So I am back in the zone, apparently. Late last night, while getting ready for bed, I casually glanced into the other room and noticed something weird. High up on a window curtain, tucked into a fold, was a dark blotch, frayed at the edges, several inches in diameter. How long has that been there? I wondered.

Chilled, I peered at it. An enormous spider? No, this isn’t Australia. A scorpion? Not a Bolivian jungle, either. Oh! Maybe a little brown bat, clinging there. That could happen.

Things got darker. A stain, perhaps—but of what, way up there? Blood wouldn’t look like that. Still peering. Flesh-eating bacteria? The blotch seemed to move as I stared at it. I imagined it shooting out with unbelievable speed and latching onto me like an Alien facehugger. Maybe it’s mold. Yeah, extraterrestrial mold. It’ll slowly spread until it consumes me, the entire neighborhood, the planet.

I swear, it’s moving.

The cat is asleep on the chair underneath the curtain. Suspiciously.

Finally, I ventured over there to have a look. And then, with a shock, I realized just how far out into the water I had drifted. The culprit? An ornament of a flying gargoyle that’s been hanging from the moulding above the curtain for, I don’t know, fifteen years probably. Hey, if you look at something long enough, you forget about it. Right?

Seriously, though. What just happened?

Here’s a thought. The faculties that drive me to write dark fantasy also have me staring at the blur of a cobwebbed Gothic Christmas ornament for ten minutes like a protagonist in Stranger Things.

Put another way, the gulf between one’s perception of reality when they’re wearing their glasses or not is vast, murky and full of monsters.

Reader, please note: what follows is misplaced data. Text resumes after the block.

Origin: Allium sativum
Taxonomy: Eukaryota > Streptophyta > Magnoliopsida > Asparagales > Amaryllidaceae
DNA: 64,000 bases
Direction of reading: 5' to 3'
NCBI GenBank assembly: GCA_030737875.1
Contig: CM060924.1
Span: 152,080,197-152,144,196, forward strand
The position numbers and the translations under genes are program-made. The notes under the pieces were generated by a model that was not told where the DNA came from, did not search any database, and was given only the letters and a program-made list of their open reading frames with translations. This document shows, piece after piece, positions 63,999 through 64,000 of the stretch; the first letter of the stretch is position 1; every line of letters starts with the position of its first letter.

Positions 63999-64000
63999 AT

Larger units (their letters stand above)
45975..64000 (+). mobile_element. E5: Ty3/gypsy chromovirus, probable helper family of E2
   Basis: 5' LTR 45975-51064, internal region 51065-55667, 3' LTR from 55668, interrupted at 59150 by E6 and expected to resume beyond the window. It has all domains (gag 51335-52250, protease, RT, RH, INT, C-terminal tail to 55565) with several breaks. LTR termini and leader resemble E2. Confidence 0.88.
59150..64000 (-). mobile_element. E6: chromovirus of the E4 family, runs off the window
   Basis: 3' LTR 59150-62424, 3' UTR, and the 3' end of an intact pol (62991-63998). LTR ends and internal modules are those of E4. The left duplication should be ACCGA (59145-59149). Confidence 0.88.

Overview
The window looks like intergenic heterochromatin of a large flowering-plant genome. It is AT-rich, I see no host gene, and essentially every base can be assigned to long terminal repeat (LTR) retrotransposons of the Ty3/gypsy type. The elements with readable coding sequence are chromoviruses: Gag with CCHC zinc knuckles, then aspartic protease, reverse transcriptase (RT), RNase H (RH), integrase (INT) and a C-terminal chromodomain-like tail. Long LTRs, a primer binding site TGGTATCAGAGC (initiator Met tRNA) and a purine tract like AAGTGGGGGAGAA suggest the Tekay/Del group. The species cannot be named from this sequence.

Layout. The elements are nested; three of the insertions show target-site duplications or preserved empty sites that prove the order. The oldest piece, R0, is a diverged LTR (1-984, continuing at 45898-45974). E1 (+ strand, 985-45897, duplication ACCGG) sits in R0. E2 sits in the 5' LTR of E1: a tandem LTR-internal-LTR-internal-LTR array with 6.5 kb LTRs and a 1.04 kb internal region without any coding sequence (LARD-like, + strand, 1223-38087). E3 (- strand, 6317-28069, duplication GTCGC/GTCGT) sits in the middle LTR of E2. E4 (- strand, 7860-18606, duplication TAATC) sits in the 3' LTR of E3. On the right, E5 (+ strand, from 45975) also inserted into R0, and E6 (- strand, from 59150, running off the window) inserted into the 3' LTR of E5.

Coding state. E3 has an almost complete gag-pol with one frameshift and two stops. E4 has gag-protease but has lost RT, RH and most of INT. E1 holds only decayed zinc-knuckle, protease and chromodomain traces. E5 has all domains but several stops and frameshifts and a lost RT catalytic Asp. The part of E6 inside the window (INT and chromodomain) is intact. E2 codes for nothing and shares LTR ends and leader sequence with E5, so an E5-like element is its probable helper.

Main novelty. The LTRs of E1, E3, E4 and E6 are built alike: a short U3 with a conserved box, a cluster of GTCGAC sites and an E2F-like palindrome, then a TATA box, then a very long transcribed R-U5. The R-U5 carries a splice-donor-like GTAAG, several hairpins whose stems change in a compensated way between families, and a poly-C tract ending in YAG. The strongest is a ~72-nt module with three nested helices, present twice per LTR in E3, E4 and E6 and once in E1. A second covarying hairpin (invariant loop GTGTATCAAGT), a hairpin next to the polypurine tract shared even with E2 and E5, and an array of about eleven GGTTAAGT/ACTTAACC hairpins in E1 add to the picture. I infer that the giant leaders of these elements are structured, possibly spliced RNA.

Or, I just watch too many horror movies.

© F.T. McKinstry 2022. All Rights Reserved.

Winter Webs


Greetings!

Here’s an interesting thing for lovers of nature, spiders, and all things Gothic. Last night, it dropped to a lovely -21°F (-29.4°C) here in northern New England, and early this morning, draped over the porch eaves, was a startling tangle of frozen orb-weaver spider webs.

While harmless, orb-weavers can get alarmingly big over the course of a summer, but their webs are more subtle (all the better to catch and eat you with). You don’t really notice them unless you’re sitting on the porch warily eyeing one of the hobbit-eaters perched in the center of a web glistening in the morning sun; or you unwittingly get a web in the face like an Alien Facehugger (accompanied by a near heart attack resulting from the image of a spider coming after you for revenge).

But when frozen–yikes! Looks like, I don’t know, Australia or something. Seriously, deep winter is the only time I ever notice this phenomenon.

If nothing else, it’s a fascinating reminder of who’s boss around here.

 
© F.T. McKinstry 2022. All Rights Reserved.